(10) The arrestee may be permitted to meet his lawyer during interrogation, though not throughout the interrogation. (11) A police control room should be provided at all district and State headquarters, where information regarding the arrest and the place of custody of the arrestee shall be communicated by the officer causing the arrest, within 12 hours of effecting the arrest and at the police control room it should be displayed on a conspicuous notice board.”

[7]In Lalita Kumari v. Government of Uttar Pradesh and others10, the Constitution Bench, referring to various provisions of CrPC, adverted to the issue of conducting a preliminary enquiry. Eventually, the Court opined that the scope of preliminary enquiry is not to verify the veracity or otherwise of the information received but only to ascertain whether the information reveals any cognizable offence and, thereafter, proceeded to state thus:-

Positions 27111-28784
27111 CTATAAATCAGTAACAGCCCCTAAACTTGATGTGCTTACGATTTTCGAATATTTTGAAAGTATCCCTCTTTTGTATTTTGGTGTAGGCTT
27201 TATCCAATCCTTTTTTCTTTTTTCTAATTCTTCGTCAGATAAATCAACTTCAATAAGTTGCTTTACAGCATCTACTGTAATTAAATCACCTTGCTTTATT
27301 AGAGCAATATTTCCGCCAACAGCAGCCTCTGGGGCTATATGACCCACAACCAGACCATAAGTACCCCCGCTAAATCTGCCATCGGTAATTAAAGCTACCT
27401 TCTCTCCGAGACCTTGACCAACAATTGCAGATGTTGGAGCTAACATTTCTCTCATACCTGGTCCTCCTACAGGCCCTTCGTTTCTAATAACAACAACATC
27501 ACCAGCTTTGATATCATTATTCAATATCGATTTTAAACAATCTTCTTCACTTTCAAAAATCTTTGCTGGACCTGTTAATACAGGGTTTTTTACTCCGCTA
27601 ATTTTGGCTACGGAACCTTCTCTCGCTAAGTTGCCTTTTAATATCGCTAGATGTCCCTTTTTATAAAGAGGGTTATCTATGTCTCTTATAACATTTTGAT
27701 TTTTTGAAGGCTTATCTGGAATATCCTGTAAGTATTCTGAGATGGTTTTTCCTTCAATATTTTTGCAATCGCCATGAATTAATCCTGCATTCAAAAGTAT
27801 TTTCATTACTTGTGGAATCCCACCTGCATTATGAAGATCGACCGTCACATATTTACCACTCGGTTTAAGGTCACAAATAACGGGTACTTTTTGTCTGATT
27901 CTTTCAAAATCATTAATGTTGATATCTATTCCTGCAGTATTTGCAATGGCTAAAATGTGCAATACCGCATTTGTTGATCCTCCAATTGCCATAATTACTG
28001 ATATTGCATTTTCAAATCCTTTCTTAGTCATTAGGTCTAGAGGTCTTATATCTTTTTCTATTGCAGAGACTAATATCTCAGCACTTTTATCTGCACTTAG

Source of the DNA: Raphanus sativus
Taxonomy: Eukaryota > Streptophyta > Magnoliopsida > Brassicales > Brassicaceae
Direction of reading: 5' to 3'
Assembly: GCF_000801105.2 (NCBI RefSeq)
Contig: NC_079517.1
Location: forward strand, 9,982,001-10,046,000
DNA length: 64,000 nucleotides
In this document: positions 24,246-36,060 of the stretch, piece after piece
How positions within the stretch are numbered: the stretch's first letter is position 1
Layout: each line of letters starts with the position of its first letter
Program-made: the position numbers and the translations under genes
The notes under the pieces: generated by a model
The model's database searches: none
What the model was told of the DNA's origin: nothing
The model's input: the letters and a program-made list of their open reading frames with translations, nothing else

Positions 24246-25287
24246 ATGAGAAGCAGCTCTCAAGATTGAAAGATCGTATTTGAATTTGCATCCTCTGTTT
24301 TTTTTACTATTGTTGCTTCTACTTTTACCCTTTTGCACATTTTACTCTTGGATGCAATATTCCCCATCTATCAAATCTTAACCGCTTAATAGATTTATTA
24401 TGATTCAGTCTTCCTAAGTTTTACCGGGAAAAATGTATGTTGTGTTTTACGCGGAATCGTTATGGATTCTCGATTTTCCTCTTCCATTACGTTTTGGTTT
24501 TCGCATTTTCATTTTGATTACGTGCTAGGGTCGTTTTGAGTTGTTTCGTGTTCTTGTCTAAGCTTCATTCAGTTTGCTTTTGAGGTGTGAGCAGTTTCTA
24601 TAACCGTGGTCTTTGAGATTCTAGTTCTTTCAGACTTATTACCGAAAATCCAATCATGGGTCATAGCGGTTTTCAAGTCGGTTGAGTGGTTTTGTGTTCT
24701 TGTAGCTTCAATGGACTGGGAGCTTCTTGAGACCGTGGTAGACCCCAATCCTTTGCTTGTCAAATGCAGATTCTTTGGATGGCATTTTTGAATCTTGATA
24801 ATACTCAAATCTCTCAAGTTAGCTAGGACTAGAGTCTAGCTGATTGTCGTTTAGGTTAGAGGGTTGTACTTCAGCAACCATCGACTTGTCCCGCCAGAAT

“As to what type and in which cases preliminary inquiry is to be conducted will depend on the facts and circumstances of each case. The category of cases in which preliminary inquiry may be made are as under:

(a) Matrimonial disputes/family disputes

(b) Commercial offences

(c) Medical negligence cases

(d) Corruption cases

(e) Cases where there is abnormal delay/laches in initiating criminal prosecution, for example, over 3 months‟ delay in reporting the matter without satisfactorily explaining the reasons for delay.

The aforesaid are only illustrations and not exhaustive of all conditions which may warrant preliminary inquiry.”

From the aforesaid, it is quite vivid that the Constitution Bench had suggested that preliminary enquiry may be held in matrimonial/family disputes.

The fault lies with the investigating agency which sometimes jumps into action without application of mind. The directions issued in Arnesh Kumar (supra) are in consonance with the provisions contained in Section 41 Cr P C and Section 41-A Cr P C. Similarly, the guidelines stated in Joginder Kumar (supra) and D.K. Basu (supra) are within the framework of the Code and the power of superintendence of the authorities in the hierarchical system of the investigating agency. The purpose has been to see that the investigating agency does not abuse the power and arrest people at its whim and fancy.